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Hiroshima University starts trial of promising stem cell therapy for post-stroke brain function recovery

By Hiroshima University Department of Public Relations

Therapeutically superior mesenchymal stem cells derived from the cranial bone offer hope in reversing paralysis and language impairment in moderate to severe cases of stroke.

Left to Right: Professor Nobutaka Horie, Assistant Professor Takafumi Mitsuhara, and Professor Rui Yuge. (Hiroshima University)


Hiroshima University (HU) started the human trial for a promising treatment that offers hope in potentially reversing paralysis and language disorder after moderate to severe stroke using therapeutically superior mesenchymal stem cells (MSCs) derived from the cranial bone.

HU made the announcement about the clinical trial on September 7. The first patient in the trial received the initial intravenous dose of MSCs in August.

Speaking at the conference were the HU researchers leading the clinical study — Department of Neurosurgery’s Professor Nobutaka Horie and Assistant Professor Takafumi Mitsuhara and Bio-Environmental Adaptation Sciences Professor Rui Yuge. The three have been studying the use of MSCs for nerve regeneration therapy and have successfully demonstrated that cranial bone-derived MSCs effectively restored neurological function in rat models of brain infarction and spinal cord injury.

The proposed therapy uses patients’ own cultured MSCs taken from their cranial bone, known as autologous cranial bone-derived MSCs, as a treatment for moderate to severe cerebral infarction — from which neurological dysfunction recovery is extremely difficult with standard treatment. Cerebral infarction, which clinically manifests as ischemic stroke, happens when blood and oxygen supply to the brain is disrupted, most commonly due to a blood clot blocking blood vessels.

A stroke can cause a build-up in intracranial pressure that may lead to lasting brain injury or even death. In such an urgent situation, neurosurgeons have long performed extracranial decompression, reducing the increased pressure by removing a large area of the skull and replacing the dura mater with a substitute membrane, such as a periosteum or artificial dura mater.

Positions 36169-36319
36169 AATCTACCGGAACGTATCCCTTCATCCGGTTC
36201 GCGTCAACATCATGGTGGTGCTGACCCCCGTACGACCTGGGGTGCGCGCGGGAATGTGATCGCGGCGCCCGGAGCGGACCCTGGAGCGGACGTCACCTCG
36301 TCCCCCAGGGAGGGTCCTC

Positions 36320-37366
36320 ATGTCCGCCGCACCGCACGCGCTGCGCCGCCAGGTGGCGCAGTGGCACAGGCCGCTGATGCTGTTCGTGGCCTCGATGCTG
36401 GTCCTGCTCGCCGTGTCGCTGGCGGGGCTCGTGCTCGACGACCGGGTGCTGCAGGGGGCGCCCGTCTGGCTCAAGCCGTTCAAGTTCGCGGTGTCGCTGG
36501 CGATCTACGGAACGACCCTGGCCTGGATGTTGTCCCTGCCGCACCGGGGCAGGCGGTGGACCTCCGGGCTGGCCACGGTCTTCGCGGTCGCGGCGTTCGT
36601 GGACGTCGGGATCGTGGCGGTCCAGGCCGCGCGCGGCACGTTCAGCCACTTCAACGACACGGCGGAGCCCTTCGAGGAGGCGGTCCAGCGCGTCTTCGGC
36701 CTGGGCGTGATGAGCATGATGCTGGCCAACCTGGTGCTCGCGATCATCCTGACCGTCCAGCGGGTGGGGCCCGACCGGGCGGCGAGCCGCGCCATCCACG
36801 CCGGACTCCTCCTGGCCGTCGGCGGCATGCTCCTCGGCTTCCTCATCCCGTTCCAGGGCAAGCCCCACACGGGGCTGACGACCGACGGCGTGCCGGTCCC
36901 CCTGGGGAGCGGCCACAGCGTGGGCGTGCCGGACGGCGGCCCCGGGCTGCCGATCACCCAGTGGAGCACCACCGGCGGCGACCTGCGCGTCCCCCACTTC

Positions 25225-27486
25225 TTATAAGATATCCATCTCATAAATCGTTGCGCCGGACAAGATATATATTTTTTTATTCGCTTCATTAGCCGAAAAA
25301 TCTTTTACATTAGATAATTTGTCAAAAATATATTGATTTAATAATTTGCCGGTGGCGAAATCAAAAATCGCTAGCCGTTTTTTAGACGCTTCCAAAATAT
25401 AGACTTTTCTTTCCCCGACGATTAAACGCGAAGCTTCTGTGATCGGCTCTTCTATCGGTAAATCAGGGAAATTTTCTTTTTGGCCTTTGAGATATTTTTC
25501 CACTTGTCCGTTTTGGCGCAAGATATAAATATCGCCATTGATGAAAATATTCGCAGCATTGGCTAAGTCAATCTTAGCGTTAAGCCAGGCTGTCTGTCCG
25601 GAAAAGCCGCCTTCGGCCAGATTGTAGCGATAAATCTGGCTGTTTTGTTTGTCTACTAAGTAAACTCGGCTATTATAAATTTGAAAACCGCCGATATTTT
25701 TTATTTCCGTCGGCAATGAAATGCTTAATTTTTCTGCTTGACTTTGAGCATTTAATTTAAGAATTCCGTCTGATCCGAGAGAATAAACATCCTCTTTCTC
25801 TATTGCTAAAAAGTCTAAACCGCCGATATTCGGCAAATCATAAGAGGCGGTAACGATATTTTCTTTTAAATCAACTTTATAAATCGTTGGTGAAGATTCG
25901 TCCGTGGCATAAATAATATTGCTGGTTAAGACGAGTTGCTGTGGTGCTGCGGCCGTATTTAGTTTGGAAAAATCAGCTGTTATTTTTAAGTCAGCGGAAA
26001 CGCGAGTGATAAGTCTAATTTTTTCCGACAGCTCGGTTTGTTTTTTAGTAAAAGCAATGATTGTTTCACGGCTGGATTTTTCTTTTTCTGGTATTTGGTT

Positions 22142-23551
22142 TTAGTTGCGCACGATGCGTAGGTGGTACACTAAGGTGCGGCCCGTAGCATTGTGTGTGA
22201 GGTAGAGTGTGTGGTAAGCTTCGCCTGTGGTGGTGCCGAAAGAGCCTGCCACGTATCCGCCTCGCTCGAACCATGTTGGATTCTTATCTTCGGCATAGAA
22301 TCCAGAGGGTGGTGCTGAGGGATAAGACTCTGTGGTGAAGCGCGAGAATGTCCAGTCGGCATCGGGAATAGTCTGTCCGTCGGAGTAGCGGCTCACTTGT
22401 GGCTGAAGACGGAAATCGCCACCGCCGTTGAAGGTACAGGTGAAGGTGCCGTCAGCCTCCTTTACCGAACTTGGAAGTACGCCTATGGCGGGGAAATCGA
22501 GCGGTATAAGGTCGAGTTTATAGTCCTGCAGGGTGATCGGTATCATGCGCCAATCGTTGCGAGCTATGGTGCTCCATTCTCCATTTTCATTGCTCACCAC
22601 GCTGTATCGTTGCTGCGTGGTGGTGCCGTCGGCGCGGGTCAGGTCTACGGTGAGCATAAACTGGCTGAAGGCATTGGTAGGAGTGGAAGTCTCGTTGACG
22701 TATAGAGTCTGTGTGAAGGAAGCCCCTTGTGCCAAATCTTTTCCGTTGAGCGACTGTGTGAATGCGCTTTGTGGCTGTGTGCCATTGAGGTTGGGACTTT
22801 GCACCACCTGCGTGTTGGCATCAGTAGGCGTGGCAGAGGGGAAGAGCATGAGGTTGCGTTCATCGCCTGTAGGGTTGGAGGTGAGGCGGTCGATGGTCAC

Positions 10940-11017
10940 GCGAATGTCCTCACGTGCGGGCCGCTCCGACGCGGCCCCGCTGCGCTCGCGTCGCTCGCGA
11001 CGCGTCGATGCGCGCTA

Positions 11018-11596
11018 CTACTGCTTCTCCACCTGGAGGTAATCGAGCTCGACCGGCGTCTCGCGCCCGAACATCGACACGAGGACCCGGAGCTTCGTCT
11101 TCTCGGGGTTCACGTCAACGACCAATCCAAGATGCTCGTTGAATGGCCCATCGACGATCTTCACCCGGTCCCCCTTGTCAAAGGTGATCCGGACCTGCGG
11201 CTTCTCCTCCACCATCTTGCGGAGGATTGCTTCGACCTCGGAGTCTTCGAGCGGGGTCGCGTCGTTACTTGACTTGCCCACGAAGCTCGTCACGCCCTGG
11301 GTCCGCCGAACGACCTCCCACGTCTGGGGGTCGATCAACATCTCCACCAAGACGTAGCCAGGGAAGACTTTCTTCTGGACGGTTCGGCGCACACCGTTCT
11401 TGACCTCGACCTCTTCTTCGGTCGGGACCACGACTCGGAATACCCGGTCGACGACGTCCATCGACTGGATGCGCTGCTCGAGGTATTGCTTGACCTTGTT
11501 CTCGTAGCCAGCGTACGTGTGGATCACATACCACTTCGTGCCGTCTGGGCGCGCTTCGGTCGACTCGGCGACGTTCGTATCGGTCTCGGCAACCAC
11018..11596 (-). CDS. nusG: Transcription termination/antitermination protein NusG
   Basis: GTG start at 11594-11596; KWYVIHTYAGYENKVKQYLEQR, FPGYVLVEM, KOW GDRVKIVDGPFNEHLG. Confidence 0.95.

However, in patients with moderate to severe stroke, even if the surgery saves their lives, it could not repair the damage inflicted by the life-threatening condition on their brain tissues. Many moderate to severe stroke patients, whose brain pressure could not be controlled without removing the skull, end up with severe residual disabilities and require assistance and care in their daily lives. Some of stroke’s sequelae include paralysis, speech impairment, cognitive decline, dysphagia or difficulty in swallowing, spasticity or muscle stiffness, depression, Parkinson’s syndrome, symptomatic epilepsy, and urinary disorders. Currently, stroke has no established treatment after the recovery period.

A 2007 survey on living conditions by Japan’s Ministry of Health, Labour and Welfare showed that stroke was the top 2 cause of dementia and the need for nursing care in the nation and the leading reason behind becoming bedridden. Annually, medical expenses for stroke across Japan amount to approximately 1.8 trillion yen, while nursing care reaches an estimated 1.9 trillion yen in costs.

The novel stem cell treatment can offer hope for patients wanting to revert to how their body was pre-stroke, especially since, according to the researchers, stroke cases in Japan are expected to more than double from 1.3 million in 2019 to three million in 2025 as the population ages.

MSCs, which are multipotent and capable of developing specific kinds of cells, can be obtained from different sources, but their characteristics may vary depending on the tissue of origin. The researchers said that cranial bone-derived MSCs are superior to the ones isolated from the iliac bone, the most exploited source of MSCs, as they possess greater (1) expression of neurotrophic factors, (2) neuroprotective effect of culture supernatant, and (3) ability to differentiate into nerves. A previous study using a rat model of cerebral infarction also showed that MSCs derived from rat and human cranial bones proved to be abundant with neurotrophic factors, proteins that strengthen neuron health and functional recovery.

In the proposed treatment, the cells are cultured for four to six weeks. About 100 million cells per patient are prepared for intravenous administration two to three months after the onset of cerebral infarction. The autologous cranial bone-derived MSCs are intravenously injected in the subacute stage to examine the safety and efficacy of the treatment. The target number of patients for the clinical trial is six.

The clinical trial is now at Phase 1 and 2a stages of testing. It is being conducted by the HUMAN (Hiroshima University Mesenchymal stem cell Application for Neuro-regeneration) Project, a collaboration among HU’s Departments of Neurosurgery and Bio-Environmental Adaptation Sciences and HU-originated venture companies TWOCELLS Co., Ltd. and Space Bio-Laboratories Co., Ltd. The project aims to develop clinical applications of cell therapy for severe neurological diseases. The study period for the clinical trial is until December 31, 2023.

(Research news authored by Mikas Matsuzawa)

Media Contact

Inquiries on the clinical trial
Takafumi Mitsuhara
Assistant Professor, Hiroshima University Graduate School of Biomedical and Health Sciences
E-mail: mitsuhara*hiroshima-u.ac.jp
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Inquiries on the story
Hiroshima University Public Relations Office
TEL: 082-424-3701
E-mail: koho * office.hiroshima-u.ac.jp
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